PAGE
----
Three unanswered questions hang over the Reserve Bank capital proposals.
First, do the benefits of the proposals exceed the costs?
If you believe the Reserve Bank, they probably do. If you believe the New Zealand Bankers’ Association and other critics, the adverse impacts of the Reserve Bank’s proposals on borrowers, savers and the wider economy will dwarf the benefits.
According to the central bank, higher levels of bank capital are needed to avert banking failure. For the critics, the proposals involve gold plating an already robust financial system, and they will force up interest rates, limit the availability of credit, and stall an already slowing economy.
Who is right?
At present, it is impossible for most of us to tell. On the Reserve Bank’s own admission (and despite working on this proposal for more than two years), the regulator has still not undertaken a full cost-benefit analysis.
This is a substandard approach to public policy formation. And the omission has severely undermined the public consultation process. The lack of a fully articulated cost-benefit analysis means submitters have been unable to probe and critique the assumptions that should have underpinned the regulator’s assessment of the advantages and disadvantages of its radical regulatory proposal.
The second question is: “Has the Reserve Bank been consulting with an open mind?”
As a regulatory decision-maker the Bank is legally obliged to remain impartial. If the Bank fails in this, it is guilty of ‘predetermination’ and has breached what the law calls natural justice.
It should be inconceivable that an institution as august as our Reserve Bank could be guilty of such a transgression. Yet, from the outset of the consultation period, the Reserve Bank has actively tried to influence public debate on its proposals. A recent example is Governor Orr’s media release accompanying the Reserve Bank’s Financial Stability Report on 29 May 2019. The release stated: “Increasing financial institutions’ capital positions is central to ensuring that they can withstand severe shocks.” Yet the question of whether banks should be required to hold new capital is the very issue on which the Reserve Bank is consulting.
Perhaps even more blatantly, earlier this month a Reserve Bank media statement announced: “We think the costs of [increasing banks’ capital] are outweighed by the benefits – someone’s cost is for society’s broader benefit.”
Ironically, the media statement accompanied the release of a document summarising the submissions the Bank has received on its capital proposals (and which the Bank is supposed to be “considering”). It is hard to conceive of a sentence that could more clearly convey a predetermined view.
The third question is whether the Reserve Bank properly understands its statutory objectives.
Compared with the first two questions, this issue may seem a bit arcane. But in exercising its prudential regulatory powers, the Reserve Bank’s statutory duty is to maintain a ‘sound and efficient’ financial system. It is easy to understand the ‘soundness’ objective. A sound financial system is one in which the risk of systemic banking failure is low. But how low?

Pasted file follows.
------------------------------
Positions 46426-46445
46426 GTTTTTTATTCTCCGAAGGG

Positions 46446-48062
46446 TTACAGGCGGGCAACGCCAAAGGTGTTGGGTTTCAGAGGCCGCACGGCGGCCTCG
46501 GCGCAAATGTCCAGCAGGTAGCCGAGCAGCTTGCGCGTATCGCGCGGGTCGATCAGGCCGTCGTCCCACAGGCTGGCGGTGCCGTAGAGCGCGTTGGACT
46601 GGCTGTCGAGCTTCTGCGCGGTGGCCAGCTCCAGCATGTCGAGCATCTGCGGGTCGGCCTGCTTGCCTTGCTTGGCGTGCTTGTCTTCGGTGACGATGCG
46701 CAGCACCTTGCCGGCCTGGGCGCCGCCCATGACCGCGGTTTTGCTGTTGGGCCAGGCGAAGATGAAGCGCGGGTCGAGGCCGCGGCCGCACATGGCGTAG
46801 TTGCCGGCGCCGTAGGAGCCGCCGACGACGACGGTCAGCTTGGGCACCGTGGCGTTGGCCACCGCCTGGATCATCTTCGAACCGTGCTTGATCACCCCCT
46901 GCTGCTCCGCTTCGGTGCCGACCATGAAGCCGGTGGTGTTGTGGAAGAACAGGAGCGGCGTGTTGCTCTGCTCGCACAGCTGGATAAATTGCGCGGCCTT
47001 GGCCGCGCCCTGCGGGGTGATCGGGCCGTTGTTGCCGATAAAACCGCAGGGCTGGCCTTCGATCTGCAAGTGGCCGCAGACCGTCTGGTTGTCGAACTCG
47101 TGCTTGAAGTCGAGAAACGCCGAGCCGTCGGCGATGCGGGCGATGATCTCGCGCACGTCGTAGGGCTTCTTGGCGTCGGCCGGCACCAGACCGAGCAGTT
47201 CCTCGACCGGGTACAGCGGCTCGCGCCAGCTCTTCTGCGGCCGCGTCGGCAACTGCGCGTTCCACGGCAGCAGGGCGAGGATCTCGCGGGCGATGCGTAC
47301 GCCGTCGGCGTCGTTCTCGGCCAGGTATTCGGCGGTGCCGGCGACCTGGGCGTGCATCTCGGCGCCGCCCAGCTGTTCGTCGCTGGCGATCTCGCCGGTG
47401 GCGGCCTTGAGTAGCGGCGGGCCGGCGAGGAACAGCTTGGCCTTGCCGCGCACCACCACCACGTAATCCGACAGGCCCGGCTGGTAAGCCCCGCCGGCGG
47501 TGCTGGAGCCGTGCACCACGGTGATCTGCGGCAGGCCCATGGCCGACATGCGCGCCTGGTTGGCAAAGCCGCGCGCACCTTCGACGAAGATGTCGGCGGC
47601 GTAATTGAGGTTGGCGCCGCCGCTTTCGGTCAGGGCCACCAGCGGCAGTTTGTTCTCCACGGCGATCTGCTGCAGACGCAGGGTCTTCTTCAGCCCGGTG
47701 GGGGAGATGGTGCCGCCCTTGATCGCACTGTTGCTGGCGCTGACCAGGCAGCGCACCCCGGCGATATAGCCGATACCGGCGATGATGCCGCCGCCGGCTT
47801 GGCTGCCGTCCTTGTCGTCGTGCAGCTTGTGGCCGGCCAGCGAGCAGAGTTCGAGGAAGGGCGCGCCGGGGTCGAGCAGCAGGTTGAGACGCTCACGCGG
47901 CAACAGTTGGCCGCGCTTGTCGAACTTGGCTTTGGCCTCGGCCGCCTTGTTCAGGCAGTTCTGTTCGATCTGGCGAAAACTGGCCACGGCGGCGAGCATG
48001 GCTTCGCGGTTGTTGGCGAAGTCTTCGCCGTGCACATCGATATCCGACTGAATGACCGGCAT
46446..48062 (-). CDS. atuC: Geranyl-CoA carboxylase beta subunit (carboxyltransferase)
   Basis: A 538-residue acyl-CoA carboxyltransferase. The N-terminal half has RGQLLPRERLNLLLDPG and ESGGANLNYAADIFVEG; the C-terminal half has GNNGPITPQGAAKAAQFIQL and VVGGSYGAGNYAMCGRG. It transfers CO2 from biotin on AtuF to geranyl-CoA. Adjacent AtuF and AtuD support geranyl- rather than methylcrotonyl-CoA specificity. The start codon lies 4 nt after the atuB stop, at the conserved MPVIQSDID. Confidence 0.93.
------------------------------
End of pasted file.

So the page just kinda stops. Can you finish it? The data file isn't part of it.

That is where the ‘efficiency’ limb comes in. Like other forms of safety, it is possible to have too much soundness – to require banks to hold so much capital that the costs (in the form of higher interest rates for borrowers and reduced availability of credit) exceed the benefits (of a reduced risk of banking failure).
Excessive soundness can be unsound – or in economics-speak, inefficient. Consequently, the Reserve Bank’s efficiency objective operates in tandem with its soundness objective to restrain any tendency the Bank might otherwise have to over-regulate.
Unfortunately, the Reserve Bank does not appear to have followed this tandem approach in developing its proposal to double banks’ capital. Instead, the ‘risk appetite framework’ the Reserve Bank mentions in its consultation documents describes a soundness-first-and-efficiency-second approach.
The Bank’s framework suggests it may have misunderstood its statutory objectives; in other words, that it has misdirected itself in law. If it has, the Bank’s decision-making processes would be susceptible to legal challenge.
But in a real sense, this is the lesser of the two problems with the framework the central bank has adopted. The more important problem is that the Bank’s framework may have encouraged it to over-regulate. And this concern brings us back to the first question: where is the cost-benefit assessment supporting the Reserve Bank’s proposals?
Fortunately, the Reserve Bank acceded to the calls from its critics and, nearly four months after commencing its consultation process, agreed that it would undertake a proper cost-benefit analysis to “help inform and describe final decisions in the review.”
More recently, the Bank has confirmed it will appoint three independent experts to ‘audit’ its cost-benefit analysis. Both these moves are welcome. However, they are not as satisfactory as enabling all interested parties to comment on and critique the Bank’s analysis. And the Bank’s approach invokes a slightly uneasy sense that it wants to keep its cards close to its chest.
Over the coming months, the Reserve Bank has an opportunity to answer all the outstanding questions relating to its bank capital proposals. It should take the time to do so – and before it makes any final decisions.
The simplest, most straightforward and most reassuring way would be to reopen the consultation process once it has undertaken its cost-benefit analysis. That would allow all interested parties to evaluate its reasoning. And it should leave no unanswered questions.